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The Idea of Optimistic Bias in Thinking, Fast and Slow, a Book by Daniel Kahneman

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Optimistic Bias: Innovation Through Creators

Hope: used to encourage and convince ourselves of a better future or outcome against the odds. It is the light at the end of the tunnel. It lives in the dreams of the innovators of our future. It is the last gift in Pandora’s Box, left to help us endure the everlasting evils of this world. But how does the human brain continue to have hope when given significant information against them? How do people still obtain this hope when they are most likely going to fail? Daniel Kahneman, in his book Thinking, Fast and Slow, gives this hope a new name- optimistic bias. The term optimistic bias refers to the human brain’s reaction when given odds against a situation, yet still believes in a positive result. According to Kahneman, the optimistic bias provides individuals with the ability to see past the obstacles and take risks; due to our competitive and evolving society, optimistic bias is necessary for the innovation of culture through entrepreneurship and artistry.

Attitude is the basis of which optimism flourishes, but optimism is more than a happy-go-lucky attitude; it leads to more than a bright outlook on life. Studies prove that optimism leads to longer lifespans, but also to successful careers. “Optimists are normally cheerful and happy, and therefore popular; they are resilient in adapting to failures and hardships, their chances of clinical depression are reduced, and their immune system is stronger, they take better care of their health, they feel healthier than others and are in fact likely to live longer.” (Kahneman, 255) People who express optimistic bias are seen throughout history as the “inventors, the entrepreneurs, the political and military leaders- not average people.” (Kahneman 256) These innovators of our future are subject to the optimistic bias through the influential role of taking risks. This is subject to their overconfidence in their respective fields. “Their experiences of success have confirmed their faith in their judgement and in their ability to control events.” (Kahneman, 256) With the tangency of overconfidence and the blind eye towards statistics, Kahneman discovers that “the people who have the greatest influence on the lives of others are likely to be optimistic and overconfident, and to take more risks than they realize.”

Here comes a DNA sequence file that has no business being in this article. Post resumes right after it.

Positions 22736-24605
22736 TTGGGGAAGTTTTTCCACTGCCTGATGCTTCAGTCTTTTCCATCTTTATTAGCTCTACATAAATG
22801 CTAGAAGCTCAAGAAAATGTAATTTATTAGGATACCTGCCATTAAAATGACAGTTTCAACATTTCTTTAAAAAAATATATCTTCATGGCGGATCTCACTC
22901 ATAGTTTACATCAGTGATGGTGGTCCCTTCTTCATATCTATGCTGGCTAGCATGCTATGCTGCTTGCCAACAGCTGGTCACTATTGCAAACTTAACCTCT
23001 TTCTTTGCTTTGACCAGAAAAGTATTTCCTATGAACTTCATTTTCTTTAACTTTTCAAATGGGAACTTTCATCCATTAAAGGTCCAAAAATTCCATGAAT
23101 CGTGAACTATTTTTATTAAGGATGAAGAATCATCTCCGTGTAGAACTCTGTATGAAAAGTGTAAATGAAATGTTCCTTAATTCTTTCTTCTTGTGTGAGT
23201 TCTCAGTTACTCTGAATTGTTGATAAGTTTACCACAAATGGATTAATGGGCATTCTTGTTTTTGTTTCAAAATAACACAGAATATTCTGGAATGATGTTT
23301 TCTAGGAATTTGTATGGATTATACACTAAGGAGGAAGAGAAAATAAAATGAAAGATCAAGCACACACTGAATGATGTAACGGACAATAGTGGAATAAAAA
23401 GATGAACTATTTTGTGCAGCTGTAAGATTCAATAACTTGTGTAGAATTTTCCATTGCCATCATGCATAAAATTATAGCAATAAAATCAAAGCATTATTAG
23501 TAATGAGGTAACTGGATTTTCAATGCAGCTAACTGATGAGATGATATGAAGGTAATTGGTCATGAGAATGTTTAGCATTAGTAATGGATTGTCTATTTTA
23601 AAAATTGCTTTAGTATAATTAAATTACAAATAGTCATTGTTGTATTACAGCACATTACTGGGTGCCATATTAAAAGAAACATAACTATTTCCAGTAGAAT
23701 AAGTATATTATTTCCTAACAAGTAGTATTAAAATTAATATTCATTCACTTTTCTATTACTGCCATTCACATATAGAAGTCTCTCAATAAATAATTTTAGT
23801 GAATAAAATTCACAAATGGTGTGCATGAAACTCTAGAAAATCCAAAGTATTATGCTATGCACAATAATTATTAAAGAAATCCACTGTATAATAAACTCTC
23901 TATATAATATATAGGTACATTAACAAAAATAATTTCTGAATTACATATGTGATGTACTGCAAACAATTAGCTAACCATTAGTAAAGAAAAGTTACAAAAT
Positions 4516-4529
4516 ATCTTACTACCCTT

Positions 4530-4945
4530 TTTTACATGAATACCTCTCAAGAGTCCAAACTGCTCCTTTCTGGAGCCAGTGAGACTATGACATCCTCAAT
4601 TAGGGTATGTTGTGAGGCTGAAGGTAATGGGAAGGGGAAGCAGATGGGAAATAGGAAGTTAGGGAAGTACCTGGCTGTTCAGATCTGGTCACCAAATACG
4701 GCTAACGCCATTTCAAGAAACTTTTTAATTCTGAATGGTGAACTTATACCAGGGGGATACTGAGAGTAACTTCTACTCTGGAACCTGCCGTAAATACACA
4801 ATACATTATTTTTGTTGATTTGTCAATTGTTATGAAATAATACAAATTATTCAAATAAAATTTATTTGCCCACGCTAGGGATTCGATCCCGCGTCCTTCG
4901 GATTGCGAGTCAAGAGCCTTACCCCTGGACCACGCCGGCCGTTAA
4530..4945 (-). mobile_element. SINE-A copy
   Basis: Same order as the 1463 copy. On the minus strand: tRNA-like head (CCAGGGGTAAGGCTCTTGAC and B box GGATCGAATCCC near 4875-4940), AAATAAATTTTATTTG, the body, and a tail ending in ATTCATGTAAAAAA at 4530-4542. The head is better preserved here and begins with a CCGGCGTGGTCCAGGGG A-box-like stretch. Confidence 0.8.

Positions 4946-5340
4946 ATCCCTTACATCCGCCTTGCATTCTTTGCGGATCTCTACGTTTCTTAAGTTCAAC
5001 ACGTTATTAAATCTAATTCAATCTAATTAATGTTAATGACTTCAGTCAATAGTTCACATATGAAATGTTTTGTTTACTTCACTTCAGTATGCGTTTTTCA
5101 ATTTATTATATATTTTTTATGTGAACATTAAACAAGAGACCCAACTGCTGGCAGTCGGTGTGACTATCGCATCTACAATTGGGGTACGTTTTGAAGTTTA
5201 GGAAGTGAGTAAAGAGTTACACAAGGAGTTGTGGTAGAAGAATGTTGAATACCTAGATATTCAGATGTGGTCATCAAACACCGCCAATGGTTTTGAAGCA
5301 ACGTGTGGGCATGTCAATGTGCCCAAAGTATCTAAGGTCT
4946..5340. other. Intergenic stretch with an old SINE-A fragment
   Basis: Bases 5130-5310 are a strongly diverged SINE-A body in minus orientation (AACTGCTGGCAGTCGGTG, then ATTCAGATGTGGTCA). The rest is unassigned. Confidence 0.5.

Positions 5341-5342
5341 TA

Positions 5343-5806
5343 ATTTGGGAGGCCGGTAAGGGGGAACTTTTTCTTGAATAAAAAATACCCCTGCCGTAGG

In the manifestation of optimistic bias through attitude, persistence is then enabled to obtain their goal. “One of the benefits of an optimistic temperament is that it encourages persistence in the face of obstacles.” (Kahneman, 257) In a study conducted by Thomas Åstebro, Kahneman notes the reactions of a group of inventors when provided a constructive assessment on their inventions to the Inventor’s Assistance Program. “Discouraging news led about half of the inventors to quit after receiving a grade that unequivocally predicted failure. However, 47% of them continued development efforts even after being told that their project was hopeless, and on average these persistent (or obstinate) individuals doubled their initial losses before giving up.” (Kahneman, 257) Statistics show that holding out for the long run leads to more success. “The chances that a small business will survive for five years in the United States are about 35%. But the individuals who open such businesses do not believe that the statistics apply to them. The bias was more glaring when people assessed the odds of their own venture. Fully 81% of the entrepreneurs put their personal odds of success at 7 out of 10 or higher, and 33% said their chance of failing was zero.” (Kahneman, 256-257) Without the resilience of an optimistic outlook and the persistence to continue to create, inventors and entrepreneurs would be lost in the safe space of a 9-5 cubicle.